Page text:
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Amazon worker died on the job after being denied sick leave, say co-workers

The workers alleged that six people died at the facility this year alone and claimed Amazon is trying to cover it up.

Amazon worker died on the job after being denied sick leave, say co-workers
BRIESELANG, GERMANY - NOVEMBER 18: A worker packs items while fulfilling orders at an Amazon warehouse on November 18, 2021 in Brieselang, Germany. (Photo by Maja Hitij/Getty Images)

Two Amazon workers reportedly died at the company's warehouse in Bessemer, Alabama, according to co-workers. One of the workers who passed away reportedly had a request for a sick leave denied following which they suffered a stroke and 'died on the job.' One of the co-workers said the company also told them to continue working as usual despite the man passing away. The co-workers spoke to the workers’ rights organization 'More Perfect Union' about the deaths that happened with hours of each other on November 28 and 29, with one of them dying at the facility, while the other passed away while being transported from work in an ambulance, reported MSN News.


"He had gone to HR and said, 'I’m not feeling so well, can I please go home?'" said Amazon day-shift worker Isaiah Thomas. "He didn’t have enough [unpaid time off] to go home… And so, they’re effectively telling him, you either go home and lose your job, or you just stay here and keep working through the pain. And that’s what he did,’ said Thomas, who added that Amazon warehouse workers feared being fired if they took time off beyond their allotted days. "If they would have just let him go home, he would be spending Christmas with his family right now," said Thomas. Workers allege that six people have died at the Bessemer facility alone in 2021, and claim the company is trying to cover it up. "They actually come around and tell people not to talk about it, and go back to work,’ said Amazon worker Perry Connelly. When one of the workers asked his manager what had happened the manager responded, "I don't know what you are talking about?"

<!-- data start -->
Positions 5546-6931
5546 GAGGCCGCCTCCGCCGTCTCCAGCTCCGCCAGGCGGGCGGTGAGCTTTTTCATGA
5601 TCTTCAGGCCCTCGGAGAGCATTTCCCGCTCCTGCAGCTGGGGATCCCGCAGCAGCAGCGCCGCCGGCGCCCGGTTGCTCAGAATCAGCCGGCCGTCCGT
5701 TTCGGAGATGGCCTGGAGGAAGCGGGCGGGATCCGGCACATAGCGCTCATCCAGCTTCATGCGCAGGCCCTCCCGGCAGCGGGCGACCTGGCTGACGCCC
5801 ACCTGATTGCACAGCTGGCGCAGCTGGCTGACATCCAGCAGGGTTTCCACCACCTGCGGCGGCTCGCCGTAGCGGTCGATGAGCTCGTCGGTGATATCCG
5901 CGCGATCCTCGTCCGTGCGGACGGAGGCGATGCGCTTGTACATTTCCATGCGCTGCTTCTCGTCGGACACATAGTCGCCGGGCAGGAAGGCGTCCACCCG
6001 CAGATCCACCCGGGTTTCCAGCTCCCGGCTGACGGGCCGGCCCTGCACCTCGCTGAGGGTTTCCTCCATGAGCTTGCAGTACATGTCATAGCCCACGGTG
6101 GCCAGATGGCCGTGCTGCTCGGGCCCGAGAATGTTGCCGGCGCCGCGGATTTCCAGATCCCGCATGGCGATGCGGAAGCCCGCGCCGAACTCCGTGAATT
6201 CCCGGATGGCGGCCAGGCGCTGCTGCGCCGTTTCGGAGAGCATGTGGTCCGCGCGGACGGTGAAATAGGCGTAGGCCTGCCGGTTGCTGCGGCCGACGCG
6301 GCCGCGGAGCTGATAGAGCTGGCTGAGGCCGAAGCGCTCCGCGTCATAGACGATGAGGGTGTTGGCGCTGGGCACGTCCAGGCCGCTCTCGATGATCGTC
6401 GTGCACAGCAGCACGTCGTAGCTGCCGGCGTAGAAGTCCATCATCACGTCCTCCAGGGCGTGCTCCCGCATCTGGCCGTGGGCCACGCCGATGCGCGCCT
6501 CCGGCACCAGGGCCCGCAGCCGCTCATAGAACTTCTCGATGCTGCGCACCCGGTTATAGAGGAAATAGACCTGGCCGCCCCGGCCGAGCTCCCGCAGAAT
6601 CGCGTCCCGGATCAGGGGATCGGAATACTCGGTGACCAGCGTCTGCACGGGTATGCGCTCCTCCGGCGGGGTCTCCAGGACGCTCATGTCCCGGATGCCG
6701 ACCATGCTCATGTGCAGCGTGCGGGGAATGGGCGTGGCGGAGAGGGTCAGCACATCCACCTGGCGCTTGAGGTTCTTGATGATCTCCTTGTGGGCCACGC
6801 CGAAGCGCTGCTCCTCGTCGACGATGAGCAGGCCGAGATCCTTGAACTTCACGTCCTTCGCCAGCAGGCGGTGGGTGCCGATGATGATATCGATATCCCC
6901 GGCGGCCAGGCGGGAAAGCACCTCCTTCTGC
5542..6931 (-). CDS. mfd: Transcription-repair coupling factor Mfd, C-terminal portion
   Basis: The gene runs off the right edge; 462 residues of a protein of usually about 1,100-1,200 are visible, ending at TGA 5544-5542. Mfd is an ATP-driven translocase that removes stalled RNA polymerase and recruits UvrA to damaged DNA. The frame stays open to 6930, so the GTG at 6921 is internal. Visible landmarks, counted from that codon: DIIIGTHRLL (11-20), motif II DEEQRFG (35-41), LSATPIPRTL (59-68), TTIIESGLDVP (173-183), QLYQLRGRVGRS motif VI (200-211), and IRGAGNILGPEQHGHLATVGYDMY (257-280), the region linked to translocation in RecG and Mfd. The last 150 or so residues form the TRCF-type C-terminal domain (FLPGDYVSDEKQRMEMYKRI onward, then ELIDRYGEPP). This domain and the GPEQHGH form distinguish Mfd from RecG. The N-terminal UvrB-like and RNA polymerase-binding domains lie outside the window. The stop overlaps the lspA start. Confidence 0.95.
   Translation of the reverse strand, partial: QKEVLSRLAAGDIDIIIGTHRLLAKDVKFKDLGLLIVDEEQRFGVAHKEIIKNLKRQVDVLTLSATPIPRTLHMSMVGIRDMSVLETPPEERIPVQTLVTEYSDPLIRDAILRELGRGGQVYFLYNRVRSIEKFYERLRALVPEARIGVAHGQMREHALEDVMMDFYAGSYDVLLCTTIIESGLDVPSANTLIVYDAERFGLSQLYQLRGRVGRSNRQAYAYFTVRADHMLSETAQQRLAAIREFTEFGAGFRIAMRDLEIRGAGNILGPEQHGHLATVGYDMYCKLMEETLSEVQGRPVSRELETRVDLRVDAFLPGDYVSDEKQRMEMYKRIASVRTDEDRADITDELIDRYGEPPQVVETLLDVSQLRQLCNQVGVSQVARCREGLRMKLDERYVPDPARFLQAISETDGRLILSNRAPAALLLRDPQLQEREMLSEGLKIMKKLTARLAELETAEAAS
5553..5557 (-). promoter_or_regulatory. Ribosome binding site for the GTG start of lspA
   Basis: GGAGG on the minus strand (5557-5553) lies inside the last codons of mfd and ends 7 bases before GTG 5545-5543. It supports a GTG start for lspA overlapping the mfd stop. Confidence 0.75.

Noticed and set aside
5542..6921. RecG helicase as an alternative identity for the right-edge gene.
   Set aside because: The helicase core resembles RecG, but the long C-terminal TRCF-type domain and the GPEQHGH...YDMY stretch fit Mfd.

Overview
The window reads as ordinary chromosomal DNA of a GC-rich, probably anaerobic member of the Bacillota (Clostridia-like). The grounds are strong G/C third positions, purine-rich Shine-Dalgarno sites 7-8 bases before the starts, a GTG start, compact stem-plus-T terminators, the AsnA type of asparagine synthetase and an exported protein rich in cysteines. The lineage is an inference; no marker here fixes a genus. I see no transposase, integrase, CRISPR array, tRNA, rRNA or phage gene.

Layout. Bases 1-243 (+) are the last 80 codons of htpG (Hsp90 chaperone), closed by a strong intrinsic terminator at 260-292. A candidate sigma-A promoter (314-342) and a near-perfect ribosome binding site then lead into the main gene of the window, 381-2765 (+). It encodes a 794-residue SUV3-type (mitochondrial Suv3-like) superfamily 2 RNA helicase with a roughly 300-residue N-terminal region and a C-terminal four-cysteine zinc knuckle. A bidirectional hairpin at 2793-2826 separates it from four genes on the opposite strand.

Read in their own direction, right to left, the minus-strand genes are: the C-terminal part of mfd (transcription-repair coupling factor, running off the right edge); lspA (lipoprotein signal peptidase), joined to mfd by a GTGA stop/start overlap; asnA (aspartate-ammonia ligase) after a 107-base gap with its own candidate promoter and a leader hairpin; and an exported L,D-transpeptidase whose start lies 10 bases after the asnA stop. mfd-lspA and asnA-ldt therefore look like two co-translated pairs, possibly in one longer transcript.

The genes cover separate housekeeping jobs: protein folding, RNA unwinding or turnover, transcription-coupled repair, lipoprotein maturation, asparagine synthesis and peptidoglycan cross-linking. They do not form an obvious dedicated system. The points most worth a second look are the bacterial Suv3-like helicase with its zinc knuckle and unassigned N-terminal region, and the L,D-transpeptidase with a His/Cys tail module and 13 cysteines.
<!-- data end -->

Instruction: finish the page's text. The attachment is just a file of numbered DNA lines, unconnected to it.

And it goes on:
He added that those who worked closely with the worker who had passed away were traumatized and wanted to go home. Their managers declined their requests and ordered them to continue working. "There’s no shutdown, there’s no moment of silence, there’s no time to sit and have a prayer," said Connelly, adding that the company viewed them as disposable cogs. "You’re a body. Once that body’s used up, they’ll just bring somebody else in and do the work,’ he said.


It is at the very same facility that workers tried to unionize in April against dangerous working conditions and unfair scheduling. The workers lost the vote to unionize 1798 votes against 738 but the National Labor Relations Board later found that Amazon had illegally interfered with the union vote by intimidating workers, and ordered for a revote on November 29. It was on the same day that one of the workers had reportedly died. Amazon has been heavily criticized for a high rate of injuries in its warehouses, which is allegedly 80 percent higher rate of serious injuries than at other warehouses, according to a report. "Amazon’s long history of putting their profits above their workers is exactly why their employees in Bessemer organized and tried to form a union," said More Perfect Union’s executive director Faiz Shakir, reported Mashable. The workers at the Bessemer facility are set to vote again in 2022 to form the company’s first US union.


The company's work policies also came under scrutiny as multiple workers accused the company of not letting employees go home as the deadly tornado approached their factory in Illinois. The tornado flattened the warehouse and six Amazon workers were killed. As we reported, "Amazon won't let me leave," was the final text a worker sent his wife who urged him to come home. The company also came under heavy criticism amidst reports of banning employees from having their mobile phones on them which could have alerted them of the catastrophe heading their way and provided them crucial information and time to react. Having been denied access to emergency weather alerts and contact with family members, many employees weren't warned or prepared for what was to come. 

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